Local's love affair with UA is over

Editor:

My love affair with the University of Arizona began in 1946. My husband and I have been active volunteers ever since. Our children and I graduated from the university; our lives are bound to university activities. We cannot imagine living here without access to the library, taking classes in the humanities seminars programs, visiting the art galleries, the music, theater, and a whole myraid of activities available to people in this community. We are therefore, concerned with its well-being.

In 1985, I organized and ran the Faculty/Community Lecture series which, over a five-year period, produced 51 brilliant lectures by outstanding faculty members. At each lecture, between 300 and 400 townspeople attended and had the opportunity to hear and meet the speakers. In this way, people in Tucson formed an intimate association with the university. It became part of their neighborhood and part of their lives.

Of late, it seems as though the meaning of "university" has changed. It is no longer "a body of persons at a particular place for disseminating and assimilating of knowledge in the advanced fields of study." Nowhere in the dictionary is there anything about running the university as a business- or a corporation or as a real estate participant, as has recently taken place with the IBM acquisition.

What we hear about this institution of higher learning is "deals, deals, deals." Many academic and graduate programs have been canceled; art galleries in the Student Union are closing; international films have been dropped; maintenance people have been let go. Austerity is in the air, especially for students, faculty and staff.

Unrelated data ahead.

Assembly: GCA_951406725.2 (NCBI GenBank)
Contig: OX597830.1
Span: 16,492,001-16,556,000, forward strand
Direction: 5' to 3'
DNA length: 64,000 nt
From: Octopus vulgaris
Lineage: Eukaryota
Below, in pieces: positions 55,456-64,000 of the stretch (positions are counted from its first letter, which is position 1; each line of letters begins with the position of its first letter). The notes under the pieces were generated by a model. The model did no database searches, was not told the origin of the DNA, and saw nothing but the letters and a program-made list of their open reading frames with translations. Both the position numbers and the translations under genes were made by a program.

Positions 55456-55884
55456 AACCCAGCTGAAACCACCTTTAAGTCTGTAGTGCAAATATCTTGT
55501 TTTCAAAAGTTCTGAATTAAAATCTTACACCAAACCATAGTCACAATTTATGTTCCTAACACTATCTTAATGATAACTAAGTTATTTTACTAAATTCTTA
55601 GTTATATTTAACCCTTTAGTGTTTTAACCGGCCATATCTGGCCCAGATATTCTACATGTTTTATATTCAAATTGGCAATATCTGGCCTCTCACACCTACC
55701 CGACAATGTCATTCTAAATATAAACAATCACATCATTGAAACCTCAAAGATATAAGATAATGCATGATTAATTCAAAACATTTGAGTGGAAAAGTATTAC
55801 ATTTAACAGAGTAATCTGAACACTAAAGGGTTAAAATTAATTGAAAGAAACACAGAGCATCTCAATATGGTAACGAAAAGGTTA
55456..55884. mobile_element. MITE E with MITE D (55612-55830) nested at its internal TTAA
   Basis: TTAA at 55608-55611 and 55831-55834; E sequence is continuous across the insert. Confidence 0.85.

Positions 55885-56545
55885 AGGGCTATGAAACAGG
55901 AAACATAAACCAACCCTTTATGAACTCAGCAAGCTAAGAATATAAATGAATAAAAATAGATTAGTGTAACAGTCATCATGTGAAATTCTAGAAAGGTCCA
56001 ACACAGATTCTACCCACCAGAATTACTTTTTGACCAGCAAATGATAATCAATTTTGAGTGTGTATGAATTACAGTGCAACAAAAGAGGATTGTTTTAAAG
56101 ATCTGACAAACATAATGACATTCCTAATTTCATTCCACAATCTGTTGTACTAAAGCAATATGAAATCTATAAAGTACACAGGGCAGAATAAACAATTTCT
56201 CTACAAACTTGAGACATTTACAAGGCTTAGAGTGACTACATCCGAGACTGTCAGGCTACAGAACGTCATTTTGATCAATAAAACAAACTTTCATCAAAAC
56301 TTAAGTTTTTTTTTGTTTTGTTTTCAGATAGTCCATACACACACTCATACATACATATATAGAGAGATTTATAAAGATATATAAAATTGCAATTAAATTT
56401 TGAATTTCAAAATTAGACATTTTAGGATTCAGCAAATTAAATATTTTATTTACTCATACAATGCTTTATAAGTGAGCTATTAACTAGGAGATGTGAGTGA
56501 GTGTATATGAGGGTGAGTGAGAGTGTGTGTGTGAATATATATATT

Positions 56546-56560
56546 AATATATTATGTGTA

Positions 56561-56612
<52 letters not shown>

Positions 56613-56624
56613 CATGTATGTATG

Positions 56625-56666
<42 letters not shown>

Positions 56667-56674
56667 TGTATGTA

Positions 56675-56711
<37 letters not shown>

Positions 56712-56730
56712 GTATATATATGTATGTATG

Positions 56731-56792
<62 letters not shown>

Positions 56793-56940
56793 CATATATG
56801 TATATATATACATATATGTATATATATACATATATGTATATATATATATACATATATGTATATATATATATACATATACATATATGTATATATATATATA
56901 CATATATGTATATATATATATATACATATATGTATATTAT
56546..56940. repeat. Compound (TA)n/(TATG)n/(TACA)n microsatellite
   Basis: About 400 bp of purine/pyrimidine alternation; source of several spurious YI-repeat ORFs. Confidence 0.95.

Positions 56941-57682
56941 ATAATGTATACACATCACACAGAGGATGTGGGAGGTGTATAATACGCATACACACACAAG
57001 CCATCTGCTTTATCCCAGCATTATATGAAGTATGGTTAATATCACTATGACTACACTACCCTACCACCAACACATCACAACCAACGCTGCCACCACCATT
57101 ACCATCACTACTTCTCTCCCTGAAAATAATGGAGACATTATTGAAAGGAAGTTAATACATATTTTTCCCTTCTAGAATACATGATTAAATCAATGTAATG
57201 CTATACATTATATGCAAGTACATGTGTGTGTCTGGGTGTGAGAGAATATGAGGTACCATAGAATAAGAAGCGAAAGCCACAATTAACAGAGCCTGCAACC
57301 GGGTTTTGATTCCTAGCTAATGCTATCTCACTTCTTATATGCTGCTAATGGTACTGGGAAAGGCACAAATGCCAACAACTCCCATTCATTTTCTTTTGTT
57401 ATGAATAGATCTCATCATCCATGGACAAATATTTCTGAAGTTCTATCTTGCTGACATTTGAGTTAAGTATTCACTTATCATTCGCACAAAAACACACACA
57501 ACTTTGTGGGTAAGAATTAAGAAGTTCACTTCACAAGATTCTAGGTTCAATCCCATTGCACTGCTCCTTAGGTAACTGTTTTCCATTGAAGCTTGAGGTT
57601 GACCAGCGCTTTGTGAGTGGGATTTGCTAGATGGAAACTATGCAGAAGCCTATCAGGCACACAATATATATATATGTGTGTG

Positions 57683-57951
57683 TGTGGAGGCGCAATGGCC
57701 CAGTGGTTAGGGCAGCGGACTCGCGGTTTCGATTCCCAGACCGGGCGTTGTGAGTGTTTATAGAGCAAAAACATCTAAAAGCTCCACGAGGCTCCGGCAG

Every university in the country is faced with money problems. Does that mean that the essential purposes of a university cannot be met? We have a superb faculty, brilliant research people, and a body of students hoping for the opportunity for intellectual pursuit while they are here. It is not enough to prepare them for earning a living; we should prepare them for leading civilized lives after they graduate.

Many friends of the university are worried about the tremendous bills incurred by the acquistion of the IBM property. It has been almost casually mentioned that there are legal fees of over $650,000, undetermined closing costs, maintenance costs and management fees. The real estate transaction might be a good "deal" but where is the money coming from to pay the bills?

I suggest that there be a Committee of Friends of the University, people who view it as an academic institution of lofty ideas, and not as a business venture. They should be included in discussions of where money is coming and going for academic purposes and also for the IBM debts.

There has been too much secrecy. We feel that the university has lost its way.

Claire Kolins

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